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Do patients question your expertise?

Posted

Specializes in CCU, Geriatrics, Critical Care, Tele. Has 26 years experience.

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Have you had a patient question your expertise or the nursing profession as a whole?

Please share your experience - What was said? What did you say or do?

Is there a right and wrong way of addressing these comments?

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imintrouble, BSN, RN

Specializes in LTC Rehab Med/Surg. Has 16 years experience.

I was an older nurse/graduate. Pts rarely asked about my experience. They just assumed since I was older I'd been a nurse a long time.

If a pt occasionally asked me about my experience, I dodged it and said I'd been a nurse "for awhile".

Perception = reality. If a pt thinks I'm experienced, they have more confidence in me, then I have more confidence in myself.

anggelRN

Specializes in OB.

This has happened to me several times. Fortunately, pts are surprised when they hear I've been a nurse for just two short years.

However, I have run into problems with laboring mothers. I have heard "well, you've never had a baby beofre so how would you know". I playfully remind them that their male OB has also never had a baby but he's more than well qualified to deliver his child. If the OB is a woman I remind them I went to nursing school and they didn't. I try to be as playful as possible but it really if fairly annoying.

DizzyLizzyNurse

Specializes in Peds Medical Floor. Has 12 years experience.

I look young so people are surprised when they ask what my experience is.

flyingchange

Specializes in MPH Student Fall/14, Emergency, Research. Has 2+ years experience.

People usually only question my experience if I need multiple pokes to get a line on them. Luckily it doesn't happen as often as it used to. "Is this your first time??"

decembergrad2011, BSN, RN

Specializes in Oncology. Has 12 years experience.

I talk about where I did my capstone in nursing school (peds hem-onc) if patients or family ask me how long I've been a nurse and attribute any unfamiliarity about something to being "newer to the unit". I remain vague because I graduated in May. I've been off orientation only 2 months and I don't want them to feel nervous about that fact. When I have a year or two in, I'll just tell them.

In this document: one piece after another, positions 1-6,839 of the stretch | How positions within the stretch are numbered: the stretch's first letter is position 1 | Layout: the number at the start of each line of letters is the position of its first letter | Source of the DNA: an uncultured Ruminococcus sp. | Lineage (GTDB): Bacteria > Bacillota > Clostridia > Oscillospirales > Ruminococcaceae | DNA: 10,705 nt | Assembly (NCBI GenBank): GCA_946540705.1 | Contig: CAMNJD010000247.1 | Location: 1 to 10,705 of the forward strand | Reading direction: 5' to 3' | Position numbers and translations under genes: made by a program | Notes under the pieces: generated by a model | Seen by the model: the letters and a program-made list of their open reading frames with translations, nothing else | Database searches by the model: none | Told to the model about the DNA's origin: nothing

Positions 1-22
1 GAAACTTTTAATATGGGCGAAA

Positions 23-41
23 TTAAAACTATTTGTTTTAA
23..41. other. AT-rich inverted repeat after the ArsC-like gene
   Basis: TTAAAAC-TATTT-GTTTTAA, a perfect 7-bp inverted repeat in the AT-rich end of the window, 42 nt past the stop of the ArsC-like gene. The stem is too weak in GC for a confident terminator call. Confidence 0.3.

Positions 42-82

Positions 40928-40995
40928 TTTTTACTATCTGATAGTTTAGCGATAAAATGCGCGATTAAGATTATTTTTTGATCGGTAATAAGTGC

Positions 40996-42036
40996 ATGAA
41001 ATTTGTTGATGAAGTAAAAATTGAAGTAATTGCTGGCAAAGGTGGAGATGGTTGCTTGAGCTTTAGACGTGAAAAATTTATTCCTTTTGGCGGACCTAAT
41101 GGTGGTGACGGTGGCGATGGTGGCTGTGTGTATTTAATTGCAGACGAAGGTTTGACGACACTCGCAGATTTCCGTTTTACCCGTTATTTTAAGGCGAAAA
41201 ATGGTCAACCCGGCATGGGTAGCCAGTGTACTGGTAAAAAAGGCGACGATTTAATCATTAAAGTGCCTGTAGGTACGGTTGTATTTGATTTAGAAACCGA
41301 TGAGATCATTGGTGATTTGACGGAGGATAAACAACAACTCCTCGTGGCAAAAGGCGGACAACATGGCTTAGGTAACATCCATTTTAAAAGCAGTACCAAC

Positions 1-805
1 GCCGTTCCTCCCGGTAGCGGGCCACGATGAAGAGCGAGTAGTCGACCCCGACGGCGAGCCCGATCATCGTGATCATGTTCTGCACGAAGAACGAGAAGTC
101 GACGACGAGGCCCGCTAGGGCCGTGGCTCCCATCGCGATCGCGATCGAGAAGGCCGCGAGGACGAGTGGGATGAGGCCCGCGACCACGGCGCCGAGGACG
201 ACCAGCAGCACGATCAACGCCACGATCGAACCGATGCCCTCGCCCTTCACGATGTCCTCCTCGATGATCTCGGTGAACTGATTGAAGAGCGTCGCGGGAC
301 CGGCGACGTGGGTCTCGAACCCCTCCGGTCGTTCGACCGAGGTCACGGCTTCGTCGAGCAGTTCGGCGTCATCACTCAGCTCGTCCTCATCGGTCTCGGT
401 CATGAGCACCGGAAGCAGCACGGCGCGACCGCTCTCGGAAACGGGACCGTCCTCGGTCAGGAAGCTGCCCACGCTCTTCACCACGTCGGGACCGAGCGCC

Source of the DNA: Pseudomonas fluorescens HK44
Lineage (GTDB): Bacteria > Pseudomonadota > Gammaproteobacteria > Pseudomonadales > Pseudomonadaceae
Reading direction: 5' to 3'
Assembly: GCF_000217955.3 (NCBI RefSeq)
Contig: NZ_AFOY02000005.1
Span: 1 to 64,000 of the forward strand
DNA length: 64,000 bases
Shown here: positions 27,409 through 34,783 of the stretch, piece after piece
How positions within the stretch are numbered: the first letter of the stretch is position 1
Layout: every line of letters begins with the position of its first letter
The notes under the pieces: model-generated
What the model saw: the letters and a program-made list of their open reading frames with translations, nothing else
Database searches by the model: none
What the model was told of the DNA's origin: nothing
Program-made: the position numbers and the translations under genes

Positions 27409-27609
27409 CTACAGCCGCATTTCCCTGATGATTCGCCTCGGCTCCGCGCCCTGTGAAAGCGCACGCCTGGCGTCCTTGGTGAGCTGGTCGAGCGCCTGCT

Plenty of people questioned my experience when I had a preceptor and other helpers tagging along, but my floor was great and they didn't "out" me to patients as a new nurse.

T-Bird78

Has 6 years experience.

Not me, but when I was explaining allergy testing the pt did ask "You are a nurse, right, and not just a MA?" I assured her that I was, in fact, a nurse and the MA was great and was trained by the doctor for allergy testing just like I was. :)

Seas

Specializes in Telemetry, OB, NICU. Has 4 years experience.

My expertise is rarely questioned. Mostly turns out good.

When I was a new grad, still in training, my expertise was questioned by a patient's family (she's been a nurse for 40 years as well). I told her I had graduated last month, and yes, a new grad. haha . we didn't get along the best. That's the only negative experience I had with my expertise being questioned.

tnmarie

Specializes in geriatrics, hospice, private duty.

I've always looked way younger than I am so I get the "so how long have you been doing this?" line a lot. Come to think of it, I don't get it as much anymore (getting old and crotchety, lol) but when I did, I'd casually mention that I started out as a medic in the military. That usually led them to drop the subject ;-).

That is one advantage of being an older nurse. Pts just assume you've been a nurse for years. One of the nurses I worked with was 50ish and had been a nurse for a year and I was 30ish and been a nurse for 5 years (+ medic for 3 years). We'd glance at each other knowingly when the pts tended to gravitate toward her, assuming that she had been a nurse for much longer than I had. We BOTH got a kick out of it.

echoRNC711, BSN

Specializes in cardiac CVRU/ICU/cardiac rehab/case management. Has 27 years experience.

I started nursing very young and would get irritated when older pts said 'You look like your in high school ".. To someone whose 90 yrs being 21 yrs must have looked like an infant.I think its just a commentary on age not experience